NSCAD occupies three unique campuses in downtown Halifax: 200,000 square feet of heritage space on two sites in the heart of downtown Halifax, and 70,000 square feet at our new waterfront Port Campus.
Our Granville campus is housed in the Historic Properties district, adjacent to the scenic boardwalks of Halifax Harbour. The Victorian terrace-style campus – the only one of its kind in North America – is an interconnected row of 19 former merchant shops and warehouses bounded by Hollis and Duke Streets and the cobblestone Granville pedestrian terrace. Full of character and many mysterious nooks and stairwells, the interiors are open, rugged and hospitable, and have adapted well to varied needs.
Download a map of the Granville Campus (PDF)
In 2003, NSCAD added another historic gem to its campus: the Academy Building at 1649 Brunswick St., a short walk from the main campus. Built in 1878, the former high school houses Canada’s first degree-granting film school east of Montreal. The building occupies 25,000 square feet and features distinctive dormer windows and granite accents. Studios at the main campus and the Academy are accessible to students 24 hours a day, seven days a week.
Anchoring the new arts and culture district, the Port Campus is a successful brown-field development that incorporates most of the original warehouse structure while housing safe and efficient teaching spaces. Students, artists and the community at large are benefitting from the experience and precision of this modern industrial setting.
A dramatic symbol of NSCAD’s significant presence in the community, the 70,000 square foot NSCAD Port Campus features 18 foot ceilings, generous natural lighting, and houses many of the university’s more industrial program components, including sculpture studios, a wood shop, metal shop, foundry, product design and ceramics studios.
The uninterrupted view of the harbour from its second floor studios through 172 feet of glass curtain wall is without doubt the best in Halifax.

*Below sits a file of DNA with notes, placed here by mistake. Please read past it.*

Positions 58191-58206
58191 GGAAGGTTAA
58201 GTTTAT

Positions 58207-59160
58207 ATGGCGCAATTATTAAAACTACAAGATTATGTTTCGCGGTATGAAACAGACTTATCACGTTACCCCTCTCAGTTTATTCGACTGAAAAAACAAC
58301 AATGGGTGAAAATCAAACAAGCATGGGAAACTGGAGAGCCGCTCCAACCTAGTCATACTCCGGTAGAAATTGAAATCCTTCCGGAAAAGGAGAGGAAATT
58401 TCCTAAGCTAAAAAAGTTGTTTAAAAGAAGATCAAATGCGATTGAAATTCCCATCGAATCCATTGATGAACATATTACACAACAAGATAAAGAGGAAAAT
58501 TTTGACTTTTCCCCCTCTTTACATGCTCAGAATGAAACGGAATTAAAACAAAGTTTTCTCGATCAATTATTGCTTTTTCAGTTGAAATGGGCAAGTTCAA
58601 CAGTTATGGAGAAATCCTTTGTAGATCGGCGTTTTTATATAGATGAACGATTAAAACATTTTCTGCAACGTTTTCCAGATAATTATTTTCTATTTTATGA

Approximately 60 percent of the Port construction budget was mechanical and electrical providing state of the art air exchange ventilation within this industrial teaching facility. This is a dramatic improvement in air quality and industrial emission output from our previous location in the downtown Granville Campus.
The ceramics facility is now the most sophisticated in the country with “green” kilns that are designed to economize on fuel and provide students with industrial-style control over their processes. NSCAD is the first art institution in Canada to house the new Blaauw kilns. Insulators, made possible by NASA research, are the basis for heat retention, while super-efficient burners quickly propel the kiln to high temperatures. These kilns recoup much of the excess heat from firing.
The new facility includes a glaze laboratory, a glaze application room, and new electric wheels. In addition, there is a permanent plaster mold-making space, featuring slip casting machines, a dust extraction system, and digital scales. The glaze application area contains an 8ft spray booth that will allow for large-scale ceramic sculpture. Once students complete glazing, they are able to roll their newly created sculptures directly into the kiln on the movable kiln floor allowing for architectural scale pieces.
Featuring generous hallways and elevators, the building is well suited to the specific needs of art, craft and design education, providing easy transportation of bulk materials, equipment and works in progress. The ventilation system was also designed purposely for environments that work with materials such as wood, plastics, stone, clay and metal.
The building’s open concept and fluid design allows extraordinary flexibility in space allocation with mobile internal walls allowing for multiple small classroom areas to be converted into one large space suitable for major exhibitions or events. NSCAD recently hosted NEOCRAFT, a 300 delegate conference in this space with environmental awareness amongst attendees from thirteen countries.